Safety Concerns May Initiate Poor Breathing
US high school students are more susceptible to asthma attacks if they were victims of violent crimes, according to a study of 1943 patients with asthma. Of the participants who had been victimized in the past year, 45% were more likely to report an asthma episode in this period, compared with participants who were not victims.
For this study, victimization was defined as having been threatened or injured with a weapon or club on school property; having had something stolen or deliberately damaged on school property; or having an injury that needed treatment in the past year. The study's findings, reported in the American Journal of Public Health (May 2006), validated previous studies that have connected exposure to violence and asthma illness in patients who reside in inner cities.
Low Antioxidant Intake Linked with Asthma
Vitamin C, manganese, and fruit intake is lower among individuals with symptomatic asthma, compared with healthy individuals. While several antioxidant nutrients have been associated with a lower asthma risk, researchers are unsure whether each of these nutrients influences reducing the risk or if the nutrients represent an overall healthier lifestyle.
For the study, 1030 patients (515 with asthma and 515 controls) reported their food intake for 1 week. The patients with asthma ate an average of 132.1 g of fruit daily, compared with 149.1 g for the healthy patients. The participants who consumed at least 46.3 g of citrus daily had about half the risk of experiencing asthma symptoms, compared with participants who ate no citrus. The reduced intake of both vitamin C and manganese was associated with an elevated risk of asthma. Patients with symptomatic asthma, however, had substantially lower levels of plasma vitamin C, compared with the healthy patients.
The researchers noted in Thorax (May 2006) that the results did not support the view that overall healthy lifestyles play a part in asthma risk. Both asthma patients and healthy controls ate the same amounts of calories and fat and showed similar levels of physical activity, education, and odds of having smoked.
Pilot Program Is Expanded
The Asthma Intervention Program will be expanded to 5000 patients. The national pilot program is studying the ability of pharmacists to identify and positively influence the health outcomes in patients with uncontrolled asthma.
Pharmacists use the Asthma Control Test (ACT), a 5- question assessment tool, to evaluate how well the patient's asthma is currently being monitored. Patients will complete 2 ACT surveys. The scores will be shared with the patient's physician, and each patient's asthma medication history will be captured. Patient data will be entered electronically into a Health Insurance Portability and Accountability Act-compliant database.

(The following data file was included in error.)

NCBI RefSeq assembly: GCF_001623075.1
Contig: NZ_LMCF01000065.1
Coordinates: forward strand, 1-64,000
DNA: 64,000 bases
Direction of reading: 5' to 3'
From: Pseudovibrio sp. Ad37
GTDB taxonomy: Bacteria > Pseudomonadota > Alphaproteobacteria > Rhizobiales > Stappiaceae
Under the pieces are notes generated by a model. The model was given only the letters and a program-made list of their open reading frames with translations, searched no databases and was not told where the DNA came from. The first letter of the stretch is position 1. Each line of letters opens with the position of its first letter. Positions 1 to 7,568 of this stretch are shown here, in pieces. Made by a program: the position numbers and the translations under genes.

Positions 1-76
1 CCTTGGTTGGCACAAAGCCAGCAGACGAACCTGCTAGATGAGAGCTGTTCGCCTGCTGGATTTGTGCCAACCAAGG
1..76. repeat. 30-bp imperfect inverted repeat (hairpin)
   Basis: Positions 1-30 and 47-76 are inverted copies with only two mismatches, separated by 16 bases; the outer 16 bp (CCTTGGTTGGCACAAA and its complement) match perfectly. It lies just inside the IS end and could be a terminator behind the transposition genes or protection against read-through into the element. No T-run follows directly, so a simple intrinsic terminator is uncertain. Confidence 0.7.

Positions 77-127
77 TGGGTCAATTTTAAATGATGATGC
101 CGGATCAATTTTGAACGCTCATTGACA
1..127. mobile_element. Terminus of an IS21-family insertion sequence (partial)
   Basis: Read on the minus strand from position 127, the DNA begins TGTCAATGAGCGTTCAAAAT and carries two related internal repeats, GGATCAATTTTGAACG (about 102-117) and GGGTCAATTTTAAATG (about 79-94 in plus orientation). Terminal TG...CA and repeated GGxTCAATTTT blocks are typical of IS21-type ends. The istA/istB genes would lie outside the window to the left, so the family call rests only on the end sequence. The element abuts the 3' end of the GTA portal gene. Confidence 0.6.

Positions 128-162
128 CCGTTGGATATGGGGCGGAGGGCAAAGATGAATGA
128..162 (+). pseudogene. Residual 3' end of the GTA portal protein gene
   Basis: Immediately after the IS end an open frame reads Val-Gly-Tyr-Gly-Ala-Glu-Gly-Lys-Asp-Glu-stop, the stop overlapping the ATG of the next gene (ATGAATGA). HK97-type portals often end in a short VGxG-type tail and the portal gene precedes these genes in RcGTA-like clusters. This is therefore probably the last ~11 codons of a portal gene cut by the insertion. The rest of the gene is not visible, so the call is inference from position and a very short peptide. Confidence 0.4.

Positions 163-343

The program is a joint research study by the National Community Pharmacists Association, Medical Care and Outcomes LLC, and sponsor GlaxoSmithKline. For more information, visit www.pharmacistelink.com/asthma.
Heat Treatment Can Help
A 30-minute bronchial thermoplasty therapy improved patients' with asthma lung capacity, airway responsiveness, and symptom-free days, according to the findings of a study reported in the American Journal of Respiratory and Critical Care Medicine (May 1, 2006).
The technique involves the application of radio frequency thermal energy directly to the airway through a bronchoscope. The energy heats the airway tissue to about 149?F. The temperature is hot enough to reduce airway smooth muscle mass but cool enough to avoid tissue destruction and scarring. During the 2-year study, 16 participants (6 men and 10 women) received 3 separate treatment sessions at the start of the study. The sessions were needed for each patient in order to treat all accessible airways of both lungs.
Over the first 12 weeks after treatment, the participants demonstrated a major improvement in the number of symptom-free days and in the morning and evening airway peak flow. The researchers will follow the patients for 5 years in order to determine any long-term safety concerns associated with therapy.
Education Benefits All
Asthma education is important, even for children without the condition. Reporting in the European Respiratory Journal (May 2006), the researchers found children with asthma fared better in schools that offered asthma education programs to all students. The study included 24 elementary schools that were randomly assigned to offer either an asthma education program or a general workshop on the respiratory system. A nurse led the programs for staff and students at education sites.
During the program, students were taught "what it feels like"to have asthma and how to help a friend who is coughing or having difficulty breathing. A year later, the children with asthma in the intervention schools had better self-esteem and needed less medication to prevent attacks. The students also reported their condition less of an obstacle to being physically active.
Different results were seen in the schools that did not participate in the program. The children in the comparison schools did not show parallel improvements. Plus, the girls newly diagnosed with asthma during the study showed a decline in their self-esteem.
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